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Chase Hyatt Hotel Credit Card Review

Those with a taste for luxury will enjoy the metal Chase Hyatt credit card. Though Hyatt may not offer as many properties as the competitors, they tend to be nicer. Plus, this card is one of the most lucrative hotel cards on the market. Though its $75 annual fee isn’t waived for the first year, that may be to offset the stellar sign up bonus.

Earning Rewards

After spending just $1,000 in the first three months, you will receive a credit for two free nights at any Hyatt location. That’s right — any of them. (If you already have Platinum status when applying, you’ll get two free nights and two suite upgrades. If you already have Diamond when applying, you get two free nights in a suite.) This bonus only takes up to 10 days to post, which is pretty low. Beware: if the account closes in the first three months, your free nights will be deducted from your Gold Passport account.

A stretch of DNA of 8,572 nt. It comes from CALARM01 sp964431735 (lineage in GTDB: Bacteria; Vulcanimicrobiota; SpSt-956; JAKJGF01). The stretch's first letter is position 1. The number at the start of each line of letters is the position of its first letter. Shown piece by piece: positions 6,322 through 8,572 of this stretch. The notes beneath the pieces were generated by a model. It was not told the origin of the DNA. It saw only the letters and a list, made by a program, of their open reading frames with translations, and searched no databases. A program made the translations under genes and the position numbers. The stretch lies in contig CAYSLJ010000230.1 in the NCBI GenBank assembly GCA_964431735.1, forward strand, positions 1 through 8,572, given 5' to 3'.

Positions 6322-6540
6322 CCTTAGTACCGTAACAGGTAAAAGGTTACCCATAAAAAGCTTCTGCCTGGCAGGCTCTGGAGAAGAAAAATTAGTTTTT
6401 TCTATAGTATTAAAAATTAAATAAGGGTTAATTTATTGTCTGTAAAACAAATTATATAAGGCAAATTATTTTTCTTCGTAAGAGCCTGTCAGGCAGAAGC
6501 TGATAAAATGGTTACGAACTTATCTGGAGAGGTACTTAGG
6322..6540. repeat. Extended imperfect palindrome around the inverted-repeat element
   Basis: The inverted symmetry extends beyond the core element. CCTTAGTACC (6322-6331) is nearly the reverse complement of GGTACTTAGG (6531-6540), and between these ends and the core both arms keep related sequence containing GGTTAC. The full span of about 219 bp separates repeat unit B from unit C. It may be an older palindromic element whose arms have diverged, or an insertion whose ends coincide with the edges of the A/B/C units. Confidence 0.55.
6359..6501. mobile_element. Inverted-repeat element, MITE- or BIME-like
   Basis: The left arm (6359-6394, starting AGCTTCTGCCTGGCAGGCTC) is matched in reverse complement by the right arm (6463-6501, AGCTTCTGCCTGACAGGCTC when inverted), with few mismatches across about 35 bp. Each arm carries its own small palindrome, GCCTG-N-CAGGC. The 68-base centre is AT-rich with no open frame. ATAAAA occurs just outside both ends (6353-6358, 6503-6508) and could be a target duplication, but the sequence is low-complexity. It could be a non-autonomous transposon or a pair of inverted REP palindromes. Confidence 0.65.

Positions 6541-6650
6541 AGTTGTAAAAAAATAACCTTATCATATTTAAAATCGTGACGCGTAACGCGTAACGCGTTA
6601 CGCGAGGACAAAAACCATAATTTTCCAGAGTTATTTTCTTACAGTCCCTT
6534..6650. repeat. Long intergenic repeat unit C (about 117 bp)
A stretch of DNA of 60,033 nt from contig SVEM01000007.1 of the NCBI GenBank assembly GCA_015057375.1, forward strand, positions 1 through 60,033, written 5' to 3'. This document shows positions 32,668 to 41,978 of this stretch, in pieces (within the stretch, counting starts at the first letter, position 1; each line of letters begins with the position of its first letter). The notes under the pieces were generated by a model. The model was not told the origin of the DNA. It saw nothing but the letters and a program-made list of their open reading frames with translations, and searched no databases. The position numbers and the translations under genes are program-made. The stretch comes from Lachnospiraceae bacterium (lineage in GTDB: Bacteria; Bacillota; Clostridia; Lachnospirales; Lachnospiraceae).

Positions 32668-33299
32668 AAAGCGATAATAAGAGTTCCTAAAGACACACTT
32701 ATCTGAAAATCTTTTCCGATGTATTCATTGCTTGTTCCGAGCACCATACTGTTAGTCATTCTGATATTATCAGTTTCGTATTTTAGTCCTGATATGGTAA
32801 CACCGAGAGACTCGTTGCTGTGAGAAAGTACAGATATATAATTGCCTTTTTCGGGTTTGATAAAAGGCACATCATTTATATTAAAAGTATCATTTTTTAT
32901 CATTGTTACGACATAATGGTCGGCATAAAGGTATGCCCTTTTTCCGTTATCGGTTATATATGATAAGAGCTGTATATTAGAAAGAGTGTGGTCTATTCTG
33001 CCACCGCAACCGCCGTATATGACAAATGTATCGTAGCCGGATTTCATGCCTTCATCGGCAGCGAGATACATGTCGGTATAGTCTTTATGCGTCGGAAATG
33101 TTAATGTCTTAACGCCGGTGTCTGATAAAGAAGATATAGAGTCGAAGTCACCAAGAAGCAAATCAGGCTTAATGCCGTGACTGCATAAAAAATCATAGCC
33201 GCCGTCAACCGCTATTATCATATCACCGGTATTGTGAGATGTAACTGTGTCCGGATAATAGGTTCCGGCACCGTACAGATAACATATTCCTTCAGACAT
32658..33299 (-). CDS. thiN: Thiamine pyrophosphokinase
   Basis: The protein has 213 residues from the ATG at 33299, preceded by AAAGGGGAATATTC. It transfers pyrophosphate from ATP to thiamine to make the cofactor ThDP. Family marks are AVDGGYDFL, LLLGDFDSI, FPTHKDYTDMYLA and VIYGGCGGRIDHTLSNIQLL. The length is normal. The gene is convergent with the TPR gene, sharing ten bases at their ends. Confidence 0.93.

Then, every year after you renew the Chase Hyatt card, you will receive a credit for one free night at a category 1-4 hotel. This one takes 4 to 6 weeks to post. All free nights are only good for one standard room (aside from the bonuses for existing Platinum/Diamond members) and must be redeemed within one year after being issued.

You also earn Gold Passport points for making purchases at the rate of 1 pointper $1 spent, with 2x points for restaurants, airline tickets, and car rentals, and 3x points for stays at Hyatt properties. (That’s in addition to the 5 points you get from the Passport program.) There’s no limit on your Passport points, and wonderfully, they never expire! Between that and the anniversary certificate, this card is worth hanging on to despite its annual fee.